compiler:benny

for anecdotes check out my earlier posts.b

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Whether our absolute position would establish our souls in heavenly places or we carry them within our beings is a matter that is to be spiritually discerned. Arguing over what is unknowable is waste of time. Let every one decide what his or her soul has to say over this. Given my life’s color drawn from nature and nurture (whether by chance or by design) I believe Holy Spirit is the author of the Scriptures.  Soul of a Christian then is strengthened by spiritual food as my body need its daily calories. My soul is secure even as this body is showing signs of wear and tear. Naturally. What is earthy must leave its footprints on the Earth and what is incorruptible must live on. This spiritual life is a parallel world of which being born again is where we have submitted ourselves to a higher Truth than what we may know by our intellect. It is our hope. Like an anchor it shall hold on no matter how we may negotiate on this side of heaven.
St. Pauls epistle seems to say that we occupy the absolute position by faith.
(God) even when we were dead in sins…hath raised us up together and made us sit together in heavenly places in Christ Jesus.”(Eph 2:4-6)
benny

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CLAUDE DEBUSSY (French) (1862 – 1918).

Composer.

The most original voice in 20th Century music, Claude Debussy was trained at the ‘Paris Conservatoire’, won its conveted ‘Premier Grand Prix de Rome’, but soon displeasing the jury by the modernity of his work, went on his own to extent the language of music. His ‘Prélude’ (1894)affected directly or indirectly all music written after it, just as his only completed opera ‘Pelleas et Melisande’ (1902) proved a landmark in operatic working. Such scores as the ‘Nocturnes’, ‘La Mer’, the ‘Images’ and ‘Jeux’ evoke scenes in colour as surely as the impressionist canvasses of which they are the musical counterpart. He also enriched the literature of song and music for the piano, his own instrument. Three chamber sonatas written towards the end of his life, show extreme refinement and new directions, which his death from cancer prevented him from exploring further. Debussy’s music, unlike that of his perscursors, embraces the archaic and the oriental, monody and nascent harmonies, being used empirically in sequences or as parts of colour. His orchestral textures are concieved in terms of timbre or instrumental colour, so that this is felt to be as important an element as the pitch, density and rhythmic progress of the music. In this his influence on the music of our time has been paramount.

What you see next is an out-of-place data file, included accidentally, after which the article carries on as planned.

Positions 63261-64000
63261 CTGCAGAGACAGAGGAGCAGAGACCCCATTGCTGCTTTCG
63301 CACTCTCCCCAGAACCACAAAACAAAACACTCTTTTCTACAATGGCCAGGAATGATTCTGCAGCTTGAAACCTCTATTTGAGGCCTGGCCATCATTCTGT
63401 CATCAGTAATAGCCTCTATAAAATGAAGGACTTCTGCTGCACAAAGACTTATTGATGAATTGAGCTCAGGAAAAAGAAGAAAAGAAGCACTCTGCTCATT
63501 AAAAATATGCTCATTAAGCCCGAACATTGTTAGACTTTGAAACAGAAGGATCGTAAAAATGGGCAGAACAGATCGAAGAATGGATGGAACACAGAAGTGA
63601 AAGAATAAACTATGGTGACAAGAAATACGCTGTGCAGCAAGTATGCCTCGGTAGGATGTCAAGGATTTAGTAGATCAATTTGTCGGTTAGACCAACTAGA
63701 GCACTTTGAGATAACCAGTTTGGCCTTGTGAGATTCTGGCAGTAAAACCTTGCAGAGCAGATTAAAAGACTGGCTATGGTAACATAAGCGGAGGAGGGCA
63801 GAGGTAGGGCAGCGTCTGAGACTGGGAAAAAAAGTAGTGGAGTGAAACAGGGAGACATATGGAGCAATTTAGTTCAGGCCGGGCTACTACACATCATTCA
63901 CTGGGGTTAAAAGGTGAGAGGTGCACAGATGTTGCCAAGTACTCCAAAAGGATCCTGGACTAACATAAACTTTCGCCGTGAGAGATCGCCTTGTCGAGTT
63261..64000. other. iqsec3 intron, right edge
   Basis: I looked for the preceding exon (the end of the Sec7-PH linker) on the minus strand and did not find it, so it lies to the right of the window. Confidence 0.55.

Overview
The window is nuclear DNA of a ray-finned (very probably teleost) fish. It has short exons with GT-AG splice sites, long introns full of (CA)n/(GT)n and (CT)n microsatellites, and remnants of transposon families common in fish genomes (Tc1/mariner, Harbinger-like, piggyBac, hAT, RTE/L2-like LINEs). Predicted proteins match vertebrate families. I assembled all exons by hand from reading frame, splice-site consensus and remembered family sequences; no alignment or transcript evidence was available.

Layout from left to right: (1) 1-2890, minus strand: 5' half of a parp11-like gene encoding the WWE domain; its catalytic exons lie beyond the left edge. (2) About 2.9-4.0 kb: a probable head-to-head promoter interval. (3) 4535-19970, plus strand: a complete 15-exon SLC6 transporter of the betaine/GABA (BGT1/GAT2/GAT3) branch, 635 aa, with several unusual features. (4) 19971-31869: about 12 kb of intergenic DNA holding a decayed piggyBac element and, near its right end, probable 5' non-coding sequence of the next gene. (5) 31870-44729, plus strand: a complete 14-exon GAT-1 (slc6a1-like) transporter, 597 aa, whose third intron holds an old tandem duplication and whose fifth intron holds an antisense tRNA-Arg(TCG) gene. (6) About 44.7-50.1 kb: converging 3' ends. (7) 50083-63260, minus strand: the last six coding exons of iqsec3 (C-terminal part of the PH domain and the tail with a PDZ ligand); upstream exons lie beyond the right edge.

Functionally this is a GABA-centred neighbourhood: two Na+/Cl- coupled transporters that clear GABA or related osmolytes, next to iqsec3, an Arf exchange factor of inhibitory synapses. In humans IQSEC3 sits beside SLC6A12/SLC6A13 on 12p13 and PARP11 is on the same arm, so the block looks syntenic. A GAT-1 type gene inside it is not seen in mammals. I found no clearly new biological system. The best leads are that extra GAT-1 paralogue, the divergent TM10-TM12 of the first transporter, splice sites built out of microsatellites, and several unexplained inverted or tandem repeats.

In retro: what is the price of originality? Debussy’s Pelleas et Melisande is rarely played. If music is on everybody’s lips and  is fashionable it becomes the ringtone of your mobile or the springboard for an advertising jingle.

compiler:benny

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In an earlier post ‘Don’t knock on my ideals of Sept.17 I wrote thus: ‘The absolute position each of us occupies is about Truth. It is in Time and Space while we have our being on the Earth in time and space.

Soul is thus in context of Truth. Is Soul within my being or is located free from all taint in the absolute position? Whatever I say could only be a conjecture. The truth of the matter is we have fallen short of the ideal and as finite beings are subject to corruption. Our sojourn on this earth therefore is a relative position. We are on this side of heaven.

benny